The Minister rightly identified that consensual teenage sex was the subject of my amendment. There may be a distinction to be drawn between the age of consent that applies to sexual intercourse between children and a range of activities that parts of the Bill criminalise—including looking at dirty magazines.

I remain concerned that we are potentially criminalising certain acts. I referred on the first day of Committee to guidance for schoolchildren sponsored by the Department of Health, which teaches them about levels of intimacy—something other than full intercourse—and therefore encourages young children to experiment sexually other than by full sexual intercourse. I am sure that there are good public policy

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grounds for pursuing that approach. We have an environment in which we are encouraging children to participate in sexual activity of that nature. On the other hand, we are saying that it is potentially criminal. I will reflect on the Minister's comment that it will never be a problem in practice because such activities would never be prosecuted. I thank the noble and learned Lord for his comprehensive reply and beg leave to withdraw the amendment.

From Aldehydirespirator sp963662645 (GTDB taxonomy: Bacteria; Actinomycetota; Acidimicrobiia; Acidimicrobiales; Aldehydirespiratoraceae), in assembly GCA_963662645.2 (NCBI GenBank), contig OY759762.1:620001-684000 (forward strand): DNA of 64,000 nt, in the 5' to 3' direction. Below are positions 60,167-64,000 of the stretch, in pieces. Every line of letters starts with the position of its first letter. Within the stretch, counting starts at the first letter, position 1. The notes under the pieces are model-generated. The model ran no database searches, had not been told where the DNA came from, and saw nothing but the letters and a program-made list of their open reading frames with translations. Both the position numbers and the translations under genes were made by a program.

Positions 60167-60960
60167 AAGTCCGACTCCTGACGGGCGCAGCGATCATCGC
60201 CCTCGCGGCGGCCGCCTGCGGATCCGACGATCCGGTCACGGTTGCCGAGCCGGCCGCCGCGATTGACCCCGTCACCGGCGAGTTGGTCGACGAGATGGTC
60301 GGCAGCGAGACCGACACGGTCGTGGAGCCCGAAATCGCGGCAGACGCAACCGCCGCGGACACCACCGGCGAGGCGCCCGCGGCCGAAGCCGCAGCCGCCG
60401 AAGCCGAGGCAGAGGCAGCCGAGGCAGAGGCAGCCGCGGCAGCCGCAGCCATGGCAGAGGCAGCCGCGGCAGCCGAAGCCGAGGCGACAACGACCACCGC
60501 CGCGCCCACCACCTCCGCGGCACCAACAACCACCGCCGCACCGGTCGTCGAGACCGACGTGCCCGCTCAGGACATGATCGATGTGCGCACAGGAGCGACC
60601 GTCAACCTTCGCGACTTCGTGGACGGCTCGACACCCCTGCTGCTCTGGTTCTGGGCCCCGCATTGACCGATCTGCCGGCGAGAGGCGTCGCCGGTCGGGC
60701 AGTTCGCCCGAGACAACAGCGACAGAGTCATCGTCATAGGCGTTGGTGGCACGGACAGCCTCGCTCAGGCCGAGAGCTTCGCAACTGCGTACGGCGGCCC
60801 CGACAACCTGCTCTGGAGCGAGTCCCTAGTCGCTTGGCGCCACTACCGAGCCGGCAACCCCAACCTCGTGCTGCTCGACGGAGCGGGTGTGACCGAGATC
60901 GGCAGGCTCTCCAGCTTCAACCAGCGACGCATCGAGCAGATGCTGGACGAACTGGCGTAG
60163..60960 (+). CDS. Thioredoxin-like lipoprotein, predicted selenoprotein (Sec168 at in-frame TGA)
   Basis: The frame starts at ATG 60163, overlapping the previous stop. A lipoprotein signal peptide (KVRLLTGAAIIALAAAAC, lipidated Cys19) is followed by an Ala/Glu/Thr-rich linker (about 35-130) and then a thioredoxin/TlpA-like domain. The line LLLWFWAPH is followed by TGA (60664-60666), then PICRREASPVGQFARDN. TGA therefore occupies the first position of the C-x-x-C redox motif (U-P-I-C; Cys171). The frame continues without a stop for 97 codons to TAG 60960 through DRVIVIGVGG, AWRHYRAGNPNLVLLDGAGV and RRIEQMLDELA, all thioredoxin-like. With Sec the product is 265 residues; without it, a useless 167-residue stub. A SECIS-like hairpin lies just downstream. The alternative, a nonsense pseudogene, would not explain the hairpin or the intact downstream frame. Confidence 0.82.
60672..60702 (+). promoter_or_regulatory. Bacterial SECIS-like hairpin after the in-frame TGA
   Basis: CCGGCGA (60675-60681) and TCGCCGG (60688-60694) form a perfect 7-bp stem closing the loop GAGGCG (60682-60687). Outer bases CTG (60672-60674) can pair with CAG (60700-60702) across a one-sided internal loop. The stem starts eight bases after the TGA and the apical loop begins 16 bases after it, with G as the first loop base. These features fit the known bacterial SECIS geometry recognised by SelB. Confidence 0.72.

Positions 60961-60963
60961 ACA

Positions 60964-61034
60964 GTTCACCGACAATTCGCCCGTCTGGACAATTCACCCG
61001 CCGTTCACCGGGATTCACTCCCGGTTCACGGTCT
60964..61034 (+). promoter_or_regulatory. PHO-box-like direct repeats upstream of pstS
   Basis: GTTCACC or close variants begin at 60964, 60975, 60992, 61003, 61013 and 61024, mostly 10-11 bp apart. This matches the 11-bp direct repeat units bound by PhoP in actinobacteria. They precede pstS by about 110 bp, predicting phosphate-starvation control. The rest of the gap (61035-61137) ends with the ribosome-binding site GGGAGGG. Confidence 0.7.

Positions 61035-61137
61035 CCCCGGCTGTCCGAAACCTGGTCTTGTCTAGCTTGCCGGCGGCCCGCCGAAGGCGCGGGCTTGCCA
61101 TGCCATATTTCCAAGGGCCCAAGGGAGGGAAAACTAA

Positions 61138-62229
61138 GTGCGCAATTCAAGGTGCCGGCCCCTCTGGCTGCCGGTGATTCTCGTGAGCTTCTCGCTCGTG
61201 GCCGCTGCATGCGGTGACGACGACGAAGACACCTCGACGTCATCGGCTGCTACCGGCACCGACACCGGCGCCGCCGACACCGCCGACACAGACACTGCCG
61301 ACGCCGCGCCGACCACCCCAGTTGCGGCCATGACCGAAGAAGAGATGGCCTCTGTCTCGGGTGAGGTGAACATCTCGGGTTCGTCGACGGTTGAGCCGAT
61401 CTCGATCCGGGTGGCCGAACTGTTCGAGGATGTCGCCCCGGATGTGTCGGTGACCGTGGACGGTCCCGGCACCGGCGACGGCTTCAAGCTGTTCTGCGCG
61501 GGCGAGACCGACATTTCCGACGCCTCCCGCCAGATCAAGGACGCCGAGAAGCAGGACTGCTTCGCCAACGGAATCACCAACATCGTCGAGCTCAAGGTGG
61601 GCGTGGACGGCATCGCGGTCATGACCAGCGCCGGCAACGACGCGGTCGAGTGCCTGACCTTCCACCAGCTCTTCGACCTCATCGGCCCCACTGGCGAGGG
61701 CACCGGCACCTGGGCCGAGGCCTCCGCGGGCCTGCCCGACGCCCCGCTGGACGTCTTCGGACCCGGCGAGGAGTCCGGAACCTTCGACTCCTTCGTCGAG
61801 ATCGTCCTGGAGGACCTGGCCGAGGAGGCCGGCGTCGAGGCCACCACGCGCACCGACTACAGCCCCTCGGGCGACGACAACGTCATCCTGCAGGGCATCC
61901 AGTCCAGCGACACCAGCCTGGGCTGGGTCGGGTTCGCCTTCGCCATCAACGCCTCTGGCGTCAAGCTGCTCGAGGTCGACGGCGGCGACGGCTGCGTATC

Amendment, by leave, withdrawn.

[Amendments Nos. 65 to 68 not moved.]

Baroness Noakes moved Amendment No. 69:

    Page 6, line 14, leave out "imprisonment" and insert "detention"

The noble Baroness said: My understanding is that the word "imprisonment" is not used for custodial sentences on persons age 18 or under. The word used is "detention". The Minister's officials, in the helpful briefing that they gave me and my colleagues prior to Second Reading, agreed that was the case and said that nothing was meant by the use of "imprisonment" rather than "detention". I hope that the Minister will confirm that there is no hidden intent behind using "imprisonment". If that is the case I hope he will be able to agree that it would be less confusing for all concerned if the Bill used conventional terminology. I beg to move.

7 p.m.

Lord Falconer of Thoroton: The amendments would provide that children and young persons convicted of such offences should be sentenced to detention rather than imprisonment. That technical change would be a total departure from the way in which all other criminal legislation is drafted. The appropriate punishment for children and young persons aged under 18 convicted of a criminal offence is governed by the provisions of the Powers of Criminal Courts (Sentencing) Act 2000, which applies to all criminal offences. Section 89 of that Act provides that a person shall not be sentenced to a period of imprisonment if he is under 21 at the time of sentence; and Section 92 makes provision relating to the place in which he is to be detained.